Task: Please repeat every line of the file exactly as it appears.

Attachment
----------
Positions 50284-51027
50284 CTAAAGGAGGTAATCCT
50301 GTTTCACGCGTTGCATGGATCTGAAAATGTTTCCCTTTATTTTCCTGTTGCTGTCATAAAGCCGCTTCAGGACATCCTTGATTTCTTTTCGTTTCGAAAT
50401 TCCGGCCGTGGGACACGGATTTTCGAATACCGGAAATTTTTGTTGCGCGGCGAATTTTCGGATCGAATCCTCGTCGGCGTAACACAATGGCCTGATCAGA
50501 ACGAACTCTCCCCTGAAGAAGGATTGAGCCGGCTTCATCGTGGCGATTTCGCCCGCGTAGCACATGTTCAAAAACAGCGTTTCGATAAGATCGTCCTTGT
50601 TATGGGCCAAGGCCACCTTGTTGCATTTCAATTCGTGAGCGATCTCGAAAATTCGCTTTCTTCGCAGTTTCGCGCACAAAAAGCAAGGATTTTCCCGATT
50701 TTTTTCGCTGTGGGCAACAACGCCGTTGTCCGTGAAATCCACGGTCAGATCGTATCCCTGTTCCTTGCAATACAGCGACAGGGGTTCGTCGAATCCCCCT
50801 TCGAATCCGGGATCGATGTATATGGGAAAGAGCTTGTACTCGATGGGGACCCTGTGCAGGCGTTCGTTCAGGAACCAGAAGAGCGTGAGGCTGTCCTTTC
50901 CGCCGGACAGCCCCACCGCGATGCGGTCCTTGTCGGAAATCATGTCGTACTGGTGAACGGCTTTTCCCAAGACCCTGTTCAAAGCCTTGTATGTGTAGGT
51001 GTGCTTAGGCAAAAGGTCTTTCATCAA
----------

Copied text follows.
Positions 50284-51027
50284 CTAAAGGAGGTAATCCT
50301 GTTTCACGCGTTGCATGGATCTGAAAATGTTTCCCTTTATTTTCCTGTTGCTGTCATAAAGCCGCTTCAGGACATCCTTGATTTCTTTTCGTTTCGAAAT
50401 TCCGGCCGTGGGACACGGATTTTCGAATACCGGAAATTTTTGTTGCGCGGCGAATTTTCGGATCGAATCCTCGTCGGCGTAACACAATGGCCTGATCAGA
50501 ACGAACTCTCCCCTGAAGAAGGATTGAGCCGGCTTCATCGTGGCGATTTCGCCCGCGTAGCACATGTTCAAAAACAGCGTTTCGATAAGATCGTCCTTGT
50601 TATGGGCCAAGGCCACCTTGTTGCATTTCAATTCGTGAGCGATCTCGAAAATTCGCTTTCTTCGCAGTTTCGCGCACAAAAAGCAAGGATTTTCCCGATT
50701 TTTTTCGCTGTGGGCAACAACGCCGTTGTCCGTGAAATCCACGGTCAGATCGTATCCCTGTTCCTTGCAATACAGCGACAGGGGTTCGTCGAATCCCCCT
50801 TCGAATCCGGGATCGATGTATATGGGAAAGAGCTTGTACTCGATGGGGACCCTGTGCAGGCGTTCGTTCAGGAACCAGAAGAGCGTGAGGCTGTCCTTTC
50901 CGCCGGACAGCCCCACCGCGATGCGGTCCTTGTCGGAAATCATGTCGTACTGGTGAACGGCTTTTCCCAAGACCCTGTTCAAAGCCTTGTATGTGTAGGT
51001 GTGCTTAGGCAAAAGGTCTTTCATCAA